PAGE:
The trade-off of French for German annoyed many, even some inside the province. The urban bourgeoisie spoke French: many families sent their children abroad to French lycees and universities; others were the descendents of Alsatians who had left Alsace-Lorraine in 1871 and returned after the désannexion. They were celebrities in the interior. They spoke to Parisian audiences about the continuing longing of Alsatians for the patrie; they told how German was forced on school children. The bourgeoisie were also the bulk of the theaters' audiences and subscribers. They regarded German-language productions as a failure of reintegration. Financially the support of the bourgeoisie could make or break a production, and that limited the amount of German-language theater that could be produced.
Finally, autonomists turned the theaters themselves into battlefields of cultural politics. After a show trial in which a number of autonomists were unjustly convicted, Alsatians voted for clerical-centrist-communist coalitions in a number of cities. Strasbourg's communist mayor, Charles Hueber, and his fellows wanted more productions that expressed the particularism of Alsace and explored the excesses of French centralization. They commissioned a play, appropriately called Le malaise alsacien. It had almost no artistic merit, and the municipal theater wanted to pass on it. However, the coalition pressured the theater's board of directors, Gustav Stoskopf (a painter noted for his depictions of provincial life) in particular. The board relented, fearing the loss of its influence in cultural matters. The play flopped: the bourgeoisie stayed at home.
Hueber's policies also increased reliance on German theater companies, which further alienated audiences. The rise of Nazism in Germany turned the autonomists' theater politics into a failure: Alsatians stayed away from that which smacked of German nationalism.
The nation placed too much faith in theater as a vehicle for culture. It would not reach the popular audiences, and it entertained audiences who were already cultured and assimilated. It preached to the converted, not to the masses.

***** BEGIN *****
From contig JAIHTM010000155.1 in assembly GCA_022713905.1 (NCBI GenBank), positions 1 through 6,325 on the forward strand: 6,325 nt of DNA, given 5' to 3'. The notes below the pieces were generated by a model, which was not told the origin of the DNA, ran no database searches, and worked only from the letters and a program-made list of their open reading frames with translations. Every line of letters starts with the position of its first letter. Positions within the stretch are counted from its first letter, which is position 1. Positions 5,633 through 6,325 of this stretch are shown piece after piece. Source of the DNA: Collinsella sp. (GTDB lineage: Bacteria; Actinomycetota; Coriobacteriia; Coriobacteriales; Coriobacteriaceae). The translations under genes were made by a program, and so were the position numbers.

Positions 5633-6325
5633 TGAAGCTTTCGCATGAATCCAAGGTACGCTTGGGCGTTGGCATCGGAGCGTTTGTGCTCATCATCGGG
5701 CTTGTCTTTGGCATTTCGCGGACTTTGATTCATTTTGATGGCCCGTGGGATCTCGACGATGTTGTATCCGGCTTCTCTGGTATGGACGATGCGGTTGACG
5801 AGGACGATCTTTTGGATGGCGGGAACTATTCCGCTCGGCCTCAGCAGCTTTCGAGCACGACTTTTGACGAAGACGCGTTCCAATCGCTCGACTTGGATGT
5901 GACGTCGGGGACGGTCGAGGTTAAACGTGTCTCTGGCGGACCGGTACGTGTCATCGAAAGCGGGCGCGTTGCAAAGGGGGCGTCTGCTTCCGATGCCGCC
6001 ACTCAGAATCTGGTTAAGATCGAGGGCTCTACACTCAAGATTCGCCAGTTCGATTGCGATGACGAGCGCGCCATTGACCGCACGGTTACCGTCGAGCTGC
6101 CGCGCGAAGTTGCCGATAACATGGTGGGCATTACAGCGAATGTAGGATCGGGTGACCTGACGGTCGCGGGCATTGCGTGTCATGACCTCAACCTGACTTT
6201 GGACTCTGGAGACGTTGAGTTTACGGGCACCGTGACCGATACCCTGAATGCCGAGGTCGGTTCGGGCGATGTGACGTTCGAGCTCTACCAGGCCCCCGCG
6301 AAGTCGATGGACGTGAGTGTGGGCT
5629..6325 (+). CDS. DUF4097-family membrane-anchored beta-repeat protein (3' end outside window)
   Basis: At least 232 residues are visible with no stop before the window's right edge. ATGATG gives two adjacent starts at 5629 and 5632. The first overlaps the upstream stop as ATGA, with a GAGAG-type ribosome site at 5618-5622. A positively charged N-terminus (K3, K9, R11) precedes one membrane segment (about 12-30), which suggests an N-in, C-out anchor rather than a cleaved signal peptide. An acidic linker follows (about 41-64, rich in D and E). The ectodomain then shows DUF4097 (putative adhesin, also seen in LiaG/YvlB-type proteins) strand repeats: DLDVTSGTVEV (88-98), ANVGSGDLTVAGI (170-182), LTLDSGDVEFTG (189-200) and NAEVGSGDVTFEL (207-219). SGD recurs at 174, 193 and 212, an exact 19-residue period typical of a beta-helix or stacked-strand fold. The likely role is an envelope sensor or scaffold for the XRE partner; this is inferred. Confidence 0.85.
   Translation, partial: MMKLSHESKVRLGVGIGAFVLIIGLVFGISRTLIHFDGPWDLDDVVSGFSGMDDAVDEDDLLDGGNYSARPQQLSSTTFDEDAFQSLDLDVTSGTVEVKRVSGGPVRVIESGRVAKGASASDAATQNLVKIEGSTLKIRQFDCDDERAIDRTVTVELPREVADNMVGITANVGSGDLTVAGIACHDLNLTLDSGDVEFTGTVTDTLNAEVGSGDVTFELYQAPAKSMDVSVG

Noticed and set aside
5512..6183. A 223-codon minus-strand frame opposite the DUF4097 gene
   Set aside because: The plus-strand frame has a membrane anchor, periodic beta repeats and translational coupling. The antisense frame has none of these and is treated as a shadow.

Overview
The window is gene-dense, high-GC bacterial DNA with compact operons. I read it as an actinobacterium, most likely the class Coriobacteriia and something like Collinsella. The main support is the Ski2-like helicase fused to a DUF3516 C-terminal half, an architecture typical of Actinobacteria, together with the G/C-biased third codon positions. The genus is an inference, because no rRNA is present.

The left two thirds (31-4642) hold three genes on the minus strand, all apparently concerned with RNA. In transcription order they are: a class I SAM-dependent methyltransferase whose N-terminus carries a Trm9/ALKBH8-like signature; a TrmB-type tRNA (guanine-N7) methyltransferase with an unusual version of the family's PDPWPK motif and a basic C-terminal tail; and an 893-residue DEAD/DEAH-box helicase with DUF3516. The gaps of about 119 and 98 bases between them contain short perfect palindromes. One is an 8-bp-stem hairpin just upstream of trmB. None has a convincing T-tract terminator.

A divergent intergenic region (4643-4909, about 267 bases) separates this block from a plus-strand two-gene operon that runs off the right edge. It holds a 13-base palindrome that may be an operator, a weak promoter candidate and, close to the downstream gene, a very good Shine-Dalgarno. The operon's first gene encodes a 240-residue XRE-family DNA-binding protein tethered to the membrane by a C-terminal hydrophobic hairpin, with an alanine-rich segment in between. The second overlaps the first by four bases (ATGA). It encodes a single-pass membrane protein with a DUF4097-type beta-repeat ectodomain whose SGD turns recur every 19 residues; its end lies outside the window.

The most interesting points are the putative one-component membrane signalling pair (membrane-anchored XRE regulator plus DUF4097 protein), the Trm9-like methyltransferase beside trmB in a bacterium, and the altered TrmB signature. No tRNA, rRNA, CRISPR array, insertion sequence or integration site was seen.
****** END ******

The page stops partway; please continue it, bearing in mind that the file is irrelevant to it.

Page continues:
The theater controversy also shows the arrogance of France. Language had been an issue for German nationalists: where it was spoken, Germany could be found (that simplifies matters somewhat). In their eyes Alsatians spoke German and were properly German nationals. During the Reichsland period (1871-1918), French governments countered these claims, insising that Alsatians spoke a unique dialect, not German. While they were correct, they also obscurred the truth: Alsatians wrote in high German. The nationalists like Barres, who called for revenge, decried that Alsatians were not being taught their natural language, and they promised to restore dialect when they regained the provinces. The urgency of Gallicization surprised many who felt that France would not force them to acculturate, as Germany had done.
Was there a good reason for a quick assimilation of French? Nationalists of many nations argue that a citizen must speak the language of the nation. Some American insists upon this, even though treaties stipulate that some minorities have the right to retain their language. I think that the ability of a language to assimilate a foreign political culture must be examined according to each case rather than judged according to ideology. French nationalists argued that Alsatians must speak French in order to participate in national political and cultural life. They were wrong. Political concepts, as expressed in Alsatian "German" (whether or not it was dialect), resembled French political culture and not German.
History : France